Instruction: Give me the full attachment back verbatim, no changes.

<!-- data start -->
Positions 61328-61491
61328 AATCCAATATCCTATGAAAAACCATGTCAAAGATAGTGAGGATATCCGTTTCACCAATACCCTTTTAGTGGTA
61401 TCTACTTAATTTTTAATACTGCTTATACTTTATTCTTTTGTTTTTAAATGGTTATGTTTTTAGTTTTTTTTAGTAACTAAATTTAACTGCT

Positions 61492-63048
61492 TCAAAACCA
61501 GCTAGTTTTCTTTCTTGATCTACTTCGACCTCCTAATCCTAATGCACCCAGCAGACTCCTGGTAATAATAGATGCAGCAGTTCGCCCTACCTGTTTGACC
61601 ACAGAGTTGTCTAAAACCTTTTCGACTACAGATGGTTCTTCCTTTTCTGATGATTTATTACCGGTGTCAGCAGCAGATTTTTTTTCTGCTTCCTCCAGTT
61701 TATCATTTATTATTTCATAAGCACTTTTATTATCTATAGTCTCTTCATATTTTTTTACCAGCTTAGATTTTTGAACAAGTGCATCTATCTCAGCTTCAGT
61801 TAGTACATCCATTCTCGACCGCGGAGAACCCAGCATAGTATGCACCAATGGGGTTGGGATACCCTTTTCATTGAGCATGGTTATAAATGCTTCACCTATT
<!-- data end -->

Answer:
Positions 61328-61491
61328 AATCCAATATCCTATGAAAAACCATGTCAAAGATAGTGAGGATATCCGTTTCACCAATACCCTTTTAGTGGTA
61401 TCTACTTAATTTTTAATACTGCTTATACTTTATTCTTTTGTTTTTAAATGGTTATGTTTTTAGTTTTTTTTAGTAACTAAATTTAACTGCT

Positions 61492-63048
61492 TCAAAACCA
61501 GCTAGTTTTCTTTCTTGATCTACTTCGACCTCCTAATCCTAATGCACCCAGCAGACTCCTGGTAATAATAGATGCAGCAGTTCGCCCTACCTGTTTGACC
61601 ACAGAGTTGTCTAAAACCTTTTCGACTACAGATGGTTCTTCCTTTTCTGATGATTTATTACCGGTGTCAGCAGCAGATTTTTTTTCTGCTTCCTCCAGTT
61701 TATCATTTATTATTTCATAAGCACTTTTATTATCTATAGTCTCTTCATATTTTTTTACCAGCTTAGATTTTTGAACAAGTGCATCTATCTCAGCTTCAGT
61801 TAGTACATCCATTCTCGACCGCGGAGAACCCAGCATAGTATGCACCAATGGGGTTGGGATACCCTTTTCATTGAGCATGGTTATAAATGCTTCACCTATT